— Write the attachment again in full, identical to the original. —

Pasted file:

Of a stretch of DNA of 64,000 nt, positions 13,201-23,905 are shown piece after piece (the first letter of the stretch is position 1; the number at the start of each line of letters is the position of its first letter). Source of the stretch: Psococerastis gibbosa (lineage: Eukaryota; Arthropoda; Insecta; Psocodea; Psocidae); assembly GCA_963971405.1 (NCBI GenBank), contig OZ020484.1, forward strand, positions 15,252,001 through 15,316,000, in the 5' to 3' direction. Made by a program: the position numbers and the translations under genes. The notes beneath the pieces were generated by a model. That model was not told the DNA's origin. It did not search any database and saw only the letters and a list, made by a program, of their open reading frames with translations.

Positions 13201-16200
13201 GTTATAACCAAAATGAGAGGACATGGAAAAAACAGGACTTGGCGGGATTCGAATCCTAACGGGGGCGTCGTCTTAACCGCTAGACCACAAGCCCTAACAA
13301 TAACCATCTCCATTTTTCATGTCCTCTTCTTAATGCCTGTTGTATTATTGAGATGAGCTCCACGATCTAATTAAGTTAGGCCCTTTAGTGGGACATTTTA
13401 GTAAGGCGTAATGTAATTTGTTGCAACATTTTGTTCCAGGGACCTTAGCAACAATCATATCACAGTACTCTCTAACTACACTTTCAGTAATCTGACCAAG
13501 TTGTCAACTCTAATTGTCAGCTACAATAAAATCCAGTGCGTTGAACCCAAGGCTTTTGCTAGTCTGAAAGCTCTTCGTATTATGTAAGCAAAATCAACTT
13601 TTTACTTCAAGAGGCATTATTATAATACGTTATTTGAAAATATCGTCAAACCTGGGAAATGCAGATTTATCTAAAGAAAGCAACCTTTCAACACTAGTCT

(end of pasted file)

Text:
Of a stretch of DNA of 64,000 nt, positions 13,201-23,905 are shown piece after piece (the first letter of the stretch is position 1; the number at the start of each line of letters is the position of its first letter). Source of the stretch: Psococerastis gibbosa (lineage: Eukaryota; Arthropoda; Insecta; Psocodea; Psocidae); assembly GCA_963971405.1 (NCBI GenBank), contig OZ020484.1, forward strand, positions 15,252,001 through 15,316,000, in the 5' to 3' direction. Made by a program: the position numbers and the translations under genes. The notes beneath the pieces were generated by a model. That model was not told the DNA's origin. It did not search any database and saw only the letters and a list, made by a program, of their open reading frames with translations.

Positions 13201-16200
13201 GTTATAACCAAAATGAGAGGACATGGAAAAAACAGGACTTGGCGGGATTCGAATCCTAACGGGGGCGTCGTCTTAACCGCTAGACCACAAGCCCTAACAA
13301 TAACCATCTCCATTTTTCATGTCCTCTTCTTAATGCCTGTTGTATTATTGAGATGAGCTCCACGATCTAATTAAGTTAGGCCCTTTAGTGGGACATTTTA
13401 GTAAGGCGTAATGTAATTTGTTGCAACATTTTGTTCCAGGGACCTTAGCAACAATCATATCACAGTACTCTCTAACTACACTTTCAGTAATCTGACCAAG
13501 TTGTCAACTCTAATTGTCAGCTACAATAAAATCCAGTGCGTTGAACCCAAGGCTTTTGCTAGTCTGAAAGCTCTTCGTATTATGTAAGCAAAATCAACTT
13601 TTTACTTCAAGAGGCATTATTATAATACGTTATTTGAAAATATCGTCAAACCTGGGAAATGCAGATTTATCTAAAGAAAGCAACCTTTCAACACTAGTCT